HTML5 – Canvas Element

The HTML <canvas> element is a new element added in HTML5. It is used to draw graphics, on the fly, usually with Javascript. The <canvas> element is only a container for graphics. You must use a script to actually draw the graphics. The markup is simple:

<canvas id="canvas" width="800" height="400"></canvas>

As you can see it’s very similar to an <img> element without the src and alt attributes. You must always specify an id attribute (to be referred to in a script), and a width and height attribute to define the size of the canvas.

Since the <canvas> element isn’t supported in older browsers you should alway supply fallback content. To do so simply provide the image content within the <canvas> like so:

<canvas id="canvas" width="150" height="150">
  <img src="{You Image Path}" width="150" height="150" alt=""/>

The 2d rendering context is used to draw on the context. The <canvas> element exposes different rendering context: 2d and 3d. The 3d rendering context is based on OpenGL ES and is still in the experimental phase so we’ll focus on the 2d rendering context. The canvas element has a DOM method called getContext, used to obtain the rendering context and its drawing functions .getContext() takes one parameter, the type of context.

var canvas = document.getElementById('canvas');
var ctx = canvas.getContext('2d');

All we’re doing here is assigning the canvas element to a variable then assigning the 2d rendering context to another variable by calling the getContext method. Now we have a variable that contains the 2d rendering context we can begin to draw stuff. Adding the following code will render a black square:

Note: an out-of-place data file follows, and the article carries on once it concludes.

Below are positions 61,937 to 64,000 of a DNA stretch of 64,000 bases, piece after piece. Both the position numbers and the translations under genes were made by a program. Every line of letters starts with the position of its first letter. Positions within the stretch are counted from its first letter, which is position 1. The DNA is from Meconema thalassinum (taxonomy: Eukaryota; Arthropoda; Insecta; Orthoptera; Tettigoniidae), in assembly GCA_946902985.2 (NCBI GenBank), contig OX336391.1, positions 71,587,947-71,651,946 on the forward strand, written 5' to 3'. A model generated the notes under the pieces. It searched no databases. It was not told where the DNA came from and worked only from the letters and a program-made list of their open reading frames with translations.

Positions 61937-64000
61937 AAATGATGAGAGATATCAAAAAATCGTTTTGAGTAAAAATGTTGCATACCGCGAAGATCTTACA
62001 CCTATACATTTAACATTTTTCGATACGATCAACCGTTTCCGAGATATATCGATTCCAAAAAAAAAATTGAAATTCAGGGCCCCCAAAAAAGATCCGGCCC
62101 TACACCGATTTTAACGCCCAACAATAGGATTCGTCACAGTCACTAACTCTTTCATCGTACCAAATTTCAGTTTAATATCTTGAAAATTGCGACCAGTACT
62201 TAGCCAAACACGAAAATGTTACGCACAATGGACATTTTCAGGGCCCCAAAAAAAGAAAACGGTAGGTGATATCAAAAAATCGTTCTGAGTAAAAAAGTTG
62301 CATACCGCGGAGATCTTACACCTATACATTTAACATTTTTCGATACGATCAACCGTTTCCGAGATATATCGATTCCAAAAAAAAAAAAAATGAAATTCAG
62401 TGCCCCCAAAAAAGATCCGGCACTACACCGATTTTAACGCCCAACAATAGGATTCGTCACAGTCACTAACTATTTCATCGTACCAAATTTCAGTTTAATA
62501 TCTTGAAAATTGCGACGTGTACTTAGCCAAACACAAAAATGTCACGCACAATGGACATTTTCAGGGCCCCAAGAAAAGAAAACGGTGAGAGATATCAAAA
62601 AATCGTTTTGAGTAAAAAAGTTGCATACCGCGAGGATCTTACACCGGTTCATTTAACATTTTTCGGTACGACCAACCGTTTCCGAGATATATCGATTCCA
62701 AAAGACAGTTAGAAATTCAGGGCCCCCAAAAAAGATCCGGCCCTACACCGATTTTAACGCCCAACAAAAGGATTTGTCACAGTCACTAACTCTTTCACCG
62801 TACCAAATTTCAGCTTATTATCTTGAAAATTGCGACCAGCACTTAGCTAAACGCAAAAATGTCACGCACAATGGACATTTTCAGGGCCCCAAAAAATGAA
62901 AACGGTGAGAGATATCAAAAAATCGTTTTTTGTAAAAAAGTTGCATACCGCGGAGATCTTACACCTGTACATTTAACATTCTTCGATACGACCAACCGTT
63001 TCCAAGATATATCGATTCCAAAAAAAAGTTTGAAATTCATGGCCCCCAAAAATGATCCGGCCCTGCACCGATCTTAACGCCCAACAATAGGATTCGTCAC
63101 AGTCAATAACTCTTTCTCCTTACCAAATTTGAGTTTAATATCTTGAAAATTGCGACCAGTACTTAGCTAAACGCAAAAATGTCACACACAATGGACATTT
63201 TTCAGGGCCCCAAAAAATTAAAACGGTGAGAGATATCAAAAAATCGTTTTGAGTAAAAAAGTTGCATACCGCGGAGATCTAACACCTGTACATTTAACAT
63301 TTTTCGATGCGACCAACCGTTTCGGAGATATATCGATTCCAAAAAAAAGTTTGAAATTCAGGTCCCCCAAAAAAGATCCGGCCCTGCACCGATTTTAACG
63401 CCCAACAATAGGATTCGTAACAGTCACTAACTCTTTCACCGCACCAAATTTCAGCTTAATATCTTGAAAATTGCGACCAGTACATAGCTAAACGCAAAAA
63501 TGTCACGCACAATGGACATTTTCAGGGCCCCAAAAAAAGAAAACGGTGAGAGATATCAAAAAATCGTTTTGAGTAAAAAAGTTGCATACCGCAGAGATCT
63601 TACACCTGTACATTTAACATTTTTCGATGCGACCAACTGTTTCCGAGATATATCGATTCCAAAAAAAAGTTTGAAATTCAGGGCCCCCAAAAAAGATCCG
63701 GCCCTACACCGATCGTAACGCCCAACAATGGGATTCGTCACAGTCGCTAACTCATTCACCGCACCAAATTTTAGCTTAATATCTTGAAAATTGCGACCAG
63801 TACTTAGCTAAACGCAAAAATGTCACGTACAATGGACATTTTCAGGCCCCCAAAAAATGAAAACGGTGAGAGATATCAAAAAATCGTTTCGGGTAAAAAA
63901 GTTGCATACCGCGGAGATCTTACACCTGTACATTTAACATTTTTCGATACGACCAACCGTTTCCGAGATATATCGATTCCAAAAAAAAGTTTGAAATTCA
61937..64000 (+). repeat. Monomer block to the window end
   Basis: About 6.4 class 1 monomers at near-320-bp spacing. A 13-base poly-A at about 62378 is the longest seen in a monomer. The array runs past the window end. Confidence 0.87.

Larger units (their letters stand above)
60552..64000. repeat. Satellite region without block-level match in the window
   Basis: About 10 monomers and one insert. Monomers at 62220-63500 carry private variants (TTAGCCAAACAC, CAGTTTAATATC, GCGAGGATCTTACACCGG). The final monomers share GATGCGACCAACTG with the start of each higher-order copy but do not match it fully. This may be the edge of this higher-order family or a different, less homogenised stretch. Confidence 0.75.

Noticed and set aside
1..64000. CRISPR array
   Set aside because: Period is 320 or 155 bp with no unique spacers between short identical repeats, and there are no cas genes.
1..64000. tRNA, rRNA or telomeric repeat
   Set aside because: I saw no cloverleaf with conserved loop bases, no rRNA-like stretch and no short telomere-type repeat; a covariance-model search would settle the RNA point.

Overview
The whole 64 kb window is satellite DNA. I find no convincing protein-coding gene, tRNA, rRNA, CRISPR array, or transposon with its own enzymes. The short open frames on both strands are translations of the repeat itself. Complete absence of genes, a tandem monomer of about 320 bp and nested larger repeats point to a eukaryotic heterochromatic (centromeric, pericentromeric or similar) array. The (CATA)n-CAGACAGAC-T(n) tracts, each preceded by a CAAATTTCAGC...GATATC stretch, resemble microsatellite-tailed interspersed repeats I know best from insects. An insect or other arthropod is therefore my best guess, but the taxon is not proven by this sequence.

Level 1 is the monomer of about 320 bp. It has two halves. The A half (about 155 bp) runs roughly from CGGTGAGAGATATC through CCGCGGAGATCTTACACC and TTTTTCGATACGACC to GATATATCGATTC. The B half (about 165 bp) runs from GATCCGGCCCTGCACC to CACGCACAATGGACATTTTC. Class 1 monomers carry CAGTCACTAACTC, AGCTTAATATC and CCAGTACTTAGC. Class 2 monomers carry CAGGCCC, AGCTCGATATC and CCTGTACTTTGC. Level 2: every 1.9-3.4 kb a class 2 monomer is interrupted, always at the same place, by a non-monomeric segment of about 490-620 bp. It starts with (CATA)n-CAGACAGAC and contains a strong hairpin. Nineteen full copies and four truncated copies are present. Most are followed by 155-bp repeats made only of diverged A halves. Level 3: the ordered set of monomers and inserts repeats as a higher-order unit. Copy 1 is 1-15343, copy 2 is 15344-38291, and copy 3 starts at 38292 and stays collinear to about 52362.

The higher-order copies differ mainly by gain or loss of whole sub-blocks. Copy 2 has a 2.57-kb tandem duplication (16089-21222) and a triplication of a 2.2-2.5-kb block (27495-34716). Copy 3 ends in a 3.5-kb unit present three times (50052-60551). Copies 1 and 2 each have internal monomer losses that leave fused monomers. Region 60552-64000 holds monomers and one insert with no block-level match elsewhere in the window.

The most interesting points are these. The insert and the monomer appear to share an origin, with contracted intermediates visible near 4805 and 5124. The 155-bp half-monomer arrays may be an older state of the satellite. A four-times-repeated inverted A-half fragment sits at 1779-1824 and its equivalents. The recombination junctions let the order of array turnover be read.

ctx.fillRect(40, 40, 100, 100);

Demo Time!
The <canvas> element can also be used to render animations. The script below creates a looping panoramic image scroller. The script is commented so you can get a basic understanding of what it’s doing. To view the demo, click the following link:

    <script type="text/javascript">
		var img = new Image();
		//User Variables
		img.src = '/Media/StateOfDotNET.JPG';
		var CanvasXSize = 800; //width of canvas element
		var CanvasYSize = 400; //height of canvas element
		var speed = 30; //lower is faster
		var scale = 1.05;
		var y = -4.5; //vertical offset
		var dx = 0.75;
		var imgW; //image width
		var imgH; //image height
		var x = 0;
		var clearX;
		var clearY;
		var ctx; //canvas element
		img.onload = function() {
    		imgW = img.width*scale;
    		imgH = img.height*scale;
    		if (imgW > CanvasXSize) { x = CanvasXSize-imgW; } // image larger than canvas
    		if (imgW > CanvasXSize) { clearX = imgW; } // image larger than canvas
    		else { clearX = CanvasXSize; }
    		if (imgH > CanvasYSize) { clearY = imgH; } // image larger than canvas
    		else { clearY = CanvasYSize; }
    		//Get Canvas Element
    		ctx = document.getElementById('canvas').getContext('2d');
    		//Set Refresh Rate
    		return setInterval(draw, speed);
		function draw() {
    		//Clear Canvas
    		//If image is <= Canvas Size
    		if (imgW <= CanvasXSize) {
       	 	//reset, start from beginning
        		if (x > (CanvasXSize)) { x = 0; }
        		//draw aditional image
        		if (x > (CanvasXSize-imgW)) { ctx.drawImage(img,x-CanvasXSize+1,y,imgW,imgH); }
    		//If image is > Canvas Size
    		else {
        		//reset, start from beginning
        		if (x > (CanvasXSize)) { x = CanvasXSize-imgW; }
        		//draw aditional image
        		if (x > (CanvasXSize-imgW)) { ctx.drawImage(img,x-imgW+1,y,imgW,imgH); }
    		//draw image
    		//amount to move
    		x += dx;

The Source Code for the demo page is available on GitHub.

Note: The <canvas> element is supported in Firefox 1.5 and later, Opera 9 and later, newer versions of Safari, Chrome, and Internet Explorer 9.

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